Amaxophobia Part 2

April 13

This post will make more sense if you read Amaxophobia Part 1 first.

The visit to the eye place was fine. A little shopping around Fred Meyer afterward was OK too. Here’s what wasn’t fine: I so rarely get out of the office on my own that I’d had a whole plan, after I got my eye exam, to wander around a little and explore. Only now, there was no way at all that I could face doing that. It was dark outside, still rainy (of course) and the traffic was as thick as ever. All I could think was how much I wanted to be away from it and home.

So I got in my car and touched the “Home” icon on my GPS. It instructed me, once again, to get on The Dreaded I-5. As I sat in the traffic inching its way onto the highway, the GPS popped up with a blue screen and a choice: There was traffic ahead. Did I want to stay on this route or try an alternate route? I figured I’d stay on this route since I couldn’t see an easy way out of the traffic to get on a different one anyhow.

That’s when I discovered that I couldn’t reach the GPS and keep my foot on the brake pedal at the same time. My new-to-me car had an aerodymanic profile that includes a long windshield angled low, so that when I suction-cupped the GPS near the bottom of the windshield so it wouldn’t obstruct my vision, I had also put it too far away for my short arms to easily reach. Until I made a selection, the blue screen would remain, which meant I no longer had a map to guide me. In a calmer state I would have remembered that whether or not I could see the map, the GPS would still give me vocal instructions and I would still make my way home. But all I could think was that I was alone in the dark in the rain in heavy traffic and effectively blind as to where to go.

Eventually, thankfully, the traffic got so bad that it came to a complete halt, which gave me the few moments I needed to squirm my way up to the windshield and touch the icon for “Current Route.” The map reappeared. Half an hour later I pulled up outside our white farmhouse and before I even got out of the car, I pulled the GPS off the windshield and replaced it where I could reach it.

Then I went inside in a high dudgeon. I’d have railed to Bill if he’d been home but he was out somewhere, probably playing music. So I did something I nearly never do–all by myself I poured myself a small scotch. I stood in the living room, with the lights still off, drinking my scotch and looking out the window and thinking: All I wanted was a damned eye exam! It would have been the simplest thing in the world to drive down to Kingston and go to Vision Excel on 9w. If only we were still back there.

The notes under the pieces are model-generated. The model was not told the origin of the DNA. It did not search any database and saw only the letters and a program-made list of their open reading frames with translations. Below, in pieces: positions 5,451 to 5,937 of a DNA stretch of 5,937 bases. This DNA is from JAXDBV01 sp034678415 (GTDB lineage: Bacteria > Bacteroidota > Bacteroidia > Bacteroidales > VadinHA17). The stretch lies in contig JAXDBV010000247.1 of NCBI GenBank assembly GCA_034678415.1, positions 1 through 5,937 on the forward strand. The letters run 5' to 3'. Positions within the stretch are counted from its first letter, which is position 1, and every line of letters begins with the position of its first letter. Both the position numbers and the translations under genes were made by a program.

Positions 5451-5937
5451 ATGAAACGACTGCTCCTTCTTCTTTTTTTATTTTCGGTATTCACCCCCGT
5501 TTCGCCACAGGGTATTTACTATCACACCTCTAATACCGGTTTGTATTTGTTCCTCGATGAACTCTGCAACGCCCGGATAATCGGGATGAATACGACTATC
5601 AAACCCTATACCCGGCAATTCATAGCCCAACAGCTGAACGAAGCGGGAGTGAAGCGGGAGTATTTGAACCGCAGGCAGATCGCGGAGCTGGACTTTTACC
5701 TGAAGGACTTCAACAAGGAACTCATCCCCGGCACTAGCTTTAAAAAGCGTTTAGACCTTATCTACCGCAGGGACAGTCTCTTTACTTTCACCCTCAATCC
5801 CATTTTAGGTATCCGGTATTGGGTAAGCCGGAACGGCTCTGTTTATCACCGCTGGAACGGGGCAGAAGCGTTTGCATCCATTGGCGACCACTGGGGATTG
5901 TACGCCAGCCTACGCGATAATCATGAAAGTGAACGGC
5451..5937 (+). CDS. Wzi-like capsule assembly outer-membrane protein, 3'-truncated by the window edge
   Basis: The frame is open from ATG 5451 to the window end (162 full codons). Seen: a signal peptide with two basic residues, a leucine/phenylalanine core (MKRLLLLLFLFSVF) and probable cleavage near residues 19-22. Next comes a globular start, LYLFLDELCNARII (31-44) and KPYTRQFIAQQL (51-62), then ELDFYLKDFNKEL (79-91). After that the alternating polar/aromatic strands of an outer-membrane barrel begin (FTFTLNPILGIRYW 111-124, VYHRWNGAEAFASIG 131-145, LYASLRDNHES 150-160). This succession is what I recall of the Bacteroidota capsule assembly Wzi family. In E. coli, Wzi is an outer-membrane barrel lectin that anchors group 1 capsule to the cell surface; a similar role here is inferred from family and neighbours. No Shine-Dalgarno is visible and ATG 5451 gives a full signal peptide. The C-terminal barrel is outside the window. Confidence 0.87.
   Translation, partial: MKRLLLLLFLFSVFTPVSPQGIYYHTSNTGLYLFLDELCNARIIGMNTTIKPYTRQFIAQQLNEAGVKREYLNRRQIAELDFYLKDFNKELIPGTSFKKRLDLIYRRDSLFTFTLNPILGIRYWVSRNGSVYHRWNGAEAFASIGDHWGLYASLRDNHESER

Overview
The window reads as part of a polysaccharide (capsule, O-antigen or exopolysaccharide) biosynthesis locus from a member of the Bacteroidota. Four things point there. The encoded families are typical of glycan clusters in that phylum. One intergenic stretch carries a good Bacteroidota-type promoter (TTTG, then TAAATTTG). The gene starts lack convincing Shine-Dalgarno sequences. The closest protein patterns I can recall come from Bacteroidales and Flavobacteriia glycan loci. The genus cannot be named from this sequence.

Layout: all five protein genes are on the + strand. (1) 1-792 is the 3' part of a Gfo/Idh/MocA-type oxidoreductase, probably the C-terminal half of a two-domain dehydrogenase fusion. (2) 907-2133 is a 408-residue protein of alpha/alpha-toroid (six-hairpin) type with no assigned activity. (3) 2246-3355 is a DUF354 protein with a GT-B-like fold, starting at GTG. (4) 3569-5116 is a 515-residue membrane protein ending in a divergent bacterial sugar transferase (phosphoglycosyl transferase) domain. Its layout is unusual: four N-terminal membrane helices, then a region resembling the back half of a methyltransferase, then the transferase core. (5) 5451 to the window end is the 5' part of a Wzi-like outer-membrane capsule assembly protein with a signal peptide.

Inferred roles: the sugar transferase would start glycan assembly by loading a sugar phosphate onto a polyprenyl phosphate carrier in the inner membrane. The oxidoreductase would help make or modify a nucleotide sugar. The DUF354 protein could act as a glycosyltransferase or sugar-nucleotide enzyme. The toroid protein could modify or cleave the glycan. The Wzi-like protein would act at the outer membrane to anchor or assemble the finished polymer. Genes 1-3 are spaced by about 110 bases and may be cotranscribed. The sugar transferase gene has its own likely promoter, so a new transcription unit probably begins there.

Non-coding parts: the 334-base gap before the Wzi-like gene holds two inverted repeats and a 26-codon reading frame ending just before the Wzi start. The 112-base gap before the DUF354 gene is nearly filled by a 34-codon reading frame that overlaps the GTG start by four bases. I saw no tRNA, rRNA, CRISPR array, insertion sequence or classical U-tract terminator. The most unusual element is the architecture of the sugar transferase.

But here’s the thing. Yes there’s nasty, nasty traffic here, but Washington drivers are also different from the drivers on the East Coast, and in a good way. In retrospect, one thing that added to my general sense of unease on the drive to and from the eye exam was the complete lack of aggression on the road. No honking. Washington drivers almost never use their horns. They don’t tailgate or flash their lights at you, except to warn of a nearby cop. Eventually, I came to think of it this way: Washington drivers don’t think it’s their job to tell other drivers how to drive.

That makes them different from New York drivers–even Bill. If Bill finds himself driving behind someone going down a country road at five miles less than the speed limit, he’ll complain bitterly to me in the passenger seat, but also might find himself tailgating and maybe flashing his lights. And if someone is going slow in the left lane, rather than pass on the right he’ll communicate in every way he can that the driver ahead of him should pull the hell over.

Back in New York I had become accustomed to this sort of instruction (to use a kind term for it) from my fellow drivers. Washington drivers may go around you if there’s room to do it. But most of them won’t pressure you if they think you’re going too fast, or too slow, or waiting too long to make a turn, or whatever it may be. This live-and-let-live approach to life goes way beyond just driving. I think it’s a legacy of the pioneer West, as opposed to the colonial East.

They also look out for other drivers in ways New Yorkers don’t. The merging lanes onto Route 9 from Second Street near our house seem impossibly–dangerously–short to me. But that’s because, in my mind, I’m imagining how New York drivers would barrel by them, not giving entering drivers much space to join the road, making things awkward for everyone.

Washington drivers always, always let other drivers in. To a fault. The first time I merged onto Route 9, I saw a car coming up behind me and slowed way down, assuming it would fly past and then I’d merge onto the road. Only it didn’t fly past as I waited, going slower and slower. Finally I heard the rare sound of a horn and looked in my mirror to discover that the other driver had slowed to a crawl and was patiently waiting for me to enter the road.

What a weird experience.

Image: Travis Juntara via Creative Commons

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